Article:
|Publication number||US4996972 A|
|Application number||US 07/570,759|
|Publication date||Mar 5, 1991|
|Filing date||Aug 22, 1990|
|Priority date||Oct 23, 1989|
|Publication number||07570759, 570759, US 4996972 A, US 4996972A, US-A-4996972, US4996972 A, US4996972A|
|Inventors||Terry L. Poston|
|Original Assignee||The United States Of America As Represented By The Secretary Of The Navy|
|Export Citation||BiBTeX, EndNote, RefMan|
|Patent Citations (8), Referenced by (9), Classifications (7), Legal Events (5)|
|External Links: USPTO, USPTO Assignment, Espacenet|
The following specification is related to the hot air heat gun disclosed in my prior copending application Ser. No. 425,663 filed Oct. 23, 1989, now abandoned, with respect to which the present application is a continuation-in-part.
The invention described herein was made in the performance of official duties by an employee of the Department of the Navy and may be manufactured, used, licensed by or for the Government for any governmental purpose without payment of any royalties thereon.
The invention relates generally to the art of self-contained heating devices and in particular to portable heating devices employing chemical reaction to produce heat.
Currently, hand-held heat sources, capable of producing heat at a sufficiently high temperature to activate heat-shrink material, rely on either the combustion of flammable material or electrical power to provide energy for generating the required heat. The use of heat-shrink material to insulate and protect splices in electrical and electronic cables is developed technology. Repairs, using this technology, to electrical and electronic wiring in aircraft are frequently made in areas where no ready source of electrical power of suitable voltage to operate approved heat producing devices is available. Because of the presence of oxygen, fuel and other flammable or explosive equipment, any device used in an aircraft must be constructed so as not to produce any open flame or electrical spark. The use of non-approved electrical heat producing devices is not permissible for reasons of personnel safety as well as possible damage to or destruction of the aircraft. Lack of suitable power at the repair site often precludes the use of approved devices.
The use of combustion heat sources is not acceptable due to the risk of fire or explosion caused by an open flame in a confined space where an explosive atmosphere may exist and the lack of uniformity of heat dispersion. It is particularly desirable to have the heat applied evenly to heat-shrinkable tubing so that the tubing shrinks uniformly around the splice without burning the tubing. While some operators have acquired a high degree of skill in applying the heat from combustion heaters to the surface of heat shrinkable material, with such high localized temperatures heat shrinkable tubing is easily burned thus limiting the effectiveness of the sealing and insulation characteristics of the tubing. No matter how skilled an operator becomes the use of combustion heaters in confined areas where an explosive atmosphere may exist is foolhardy.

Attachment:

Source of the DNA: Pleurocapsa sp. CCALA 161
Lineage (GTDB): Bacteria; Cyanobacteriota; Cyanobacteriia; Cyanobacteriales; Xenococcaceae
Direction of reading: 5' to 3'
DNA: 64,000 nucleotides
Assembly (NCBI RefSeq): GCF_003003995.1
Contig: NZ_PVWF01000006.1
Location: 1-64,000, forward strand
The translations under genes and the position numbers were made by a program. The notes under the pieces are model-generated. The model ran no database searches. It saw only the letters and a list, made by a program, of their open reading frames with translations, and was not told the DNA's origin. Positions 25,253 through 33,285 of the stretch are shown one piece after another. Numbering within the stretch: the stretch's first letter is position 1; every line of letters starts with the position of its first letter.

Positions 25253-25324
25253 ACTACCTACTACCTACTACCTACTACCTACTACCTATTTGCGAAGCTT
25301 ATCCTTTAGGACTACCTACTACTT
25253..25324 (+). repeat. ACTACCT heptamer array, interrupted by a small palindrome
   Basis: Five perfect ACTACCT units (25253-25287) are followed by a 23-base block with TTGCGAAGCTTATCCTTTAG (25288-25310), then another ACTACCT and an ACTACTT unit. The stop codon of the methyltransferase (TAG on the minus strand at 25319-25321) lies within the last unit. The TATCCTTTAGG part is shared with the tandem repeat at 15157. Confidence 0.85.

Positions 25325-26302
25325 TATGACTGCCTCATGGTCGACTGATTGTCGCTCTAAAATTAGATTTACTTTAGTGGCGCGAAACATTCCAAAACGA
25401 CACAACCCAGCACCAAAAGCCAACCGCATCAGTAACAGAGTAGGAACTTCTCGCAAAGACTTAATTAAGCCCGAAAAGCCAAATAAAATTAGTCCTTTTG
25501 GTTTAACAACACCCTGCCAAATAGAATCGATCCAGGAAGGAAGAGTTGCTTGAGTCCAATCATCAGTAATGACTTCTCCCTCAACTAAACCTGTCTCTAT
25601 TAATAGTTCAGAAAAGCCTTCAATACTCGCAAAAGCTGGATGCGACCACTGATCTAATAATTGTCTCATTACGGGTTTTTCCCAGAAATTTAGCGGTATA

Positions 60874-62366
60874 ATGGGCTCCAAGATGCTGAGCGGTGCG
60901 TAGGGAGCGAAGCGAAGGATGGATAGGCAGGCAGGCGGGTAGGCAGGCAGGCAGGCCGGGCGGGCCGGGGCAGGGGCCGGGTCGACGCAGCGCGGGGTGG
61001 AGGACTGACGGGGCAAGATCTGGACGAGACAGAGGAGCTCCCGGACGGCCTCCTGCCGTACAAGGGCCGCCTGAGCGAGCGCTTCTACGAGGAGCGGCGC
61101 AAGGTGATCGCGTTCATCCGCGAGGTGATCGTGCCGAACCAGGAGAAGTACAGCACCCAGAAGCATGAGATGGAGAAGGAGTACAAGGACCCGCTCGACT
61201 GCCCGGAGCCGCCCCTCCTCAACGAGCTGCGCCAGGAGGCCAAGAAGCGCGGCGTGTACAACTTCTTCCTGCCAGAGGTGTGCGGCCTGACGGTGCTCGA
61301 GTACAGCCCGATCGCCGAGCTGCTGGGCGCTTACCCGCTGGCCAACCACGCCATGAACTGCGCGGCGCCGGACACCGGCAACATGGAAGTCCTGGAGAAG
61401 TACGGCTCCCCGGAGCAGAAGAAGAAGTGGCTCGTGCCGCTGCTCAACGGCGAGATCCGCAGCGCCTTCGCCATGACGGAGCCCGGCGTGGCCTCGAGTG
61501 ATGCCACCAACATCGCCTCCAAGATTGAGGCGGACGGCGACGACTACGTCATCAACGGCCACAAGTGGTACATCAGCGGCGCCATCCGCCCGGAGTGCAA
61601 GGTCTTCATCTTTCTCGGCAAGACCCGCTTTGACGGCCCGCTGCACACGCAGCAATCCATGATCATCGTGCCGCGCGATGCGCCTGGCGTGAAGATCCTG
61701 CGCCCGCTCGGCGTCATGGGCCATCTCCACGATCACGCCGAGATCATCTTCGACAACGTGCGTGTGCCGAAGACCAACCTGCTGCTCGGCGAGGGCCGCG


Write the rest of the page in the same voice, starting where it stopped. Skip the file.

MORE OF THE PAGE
Accordingly, an object of the present invention is to provide a portable device capable of providing sufficient heat to shrink heat-shrinkable tubing.
A further object of the invention is to provide a non-flammable heat source suitable for use in the presence of explosive atmospheres.
Still another object of the invention is to provide a portable hand-held device for generating heat which can be directed to a specific location on a work surface.
In accordance with the present invention, a hand-held device is provided for delivering hot air under pressure. A hand-held housing has a nozzle connected thereto. A heat transfer element is attached within the housing and extends into the nozzle. The space between the heat transfer element and the nozzle forms an air heating chamber. A hermetically sealed, chemically reactive heat cartridge, mounted within the heat transfer element, radiates heat to the heat transfer element when the heat cartridge is activated. Means for activating the heat cartridge are provided within the hand-held housing. Also provided are means for selectively supplying air under pressure to the air heating chamber whereby hot air under pressure exits the nozzle when the heat cartridge is activated.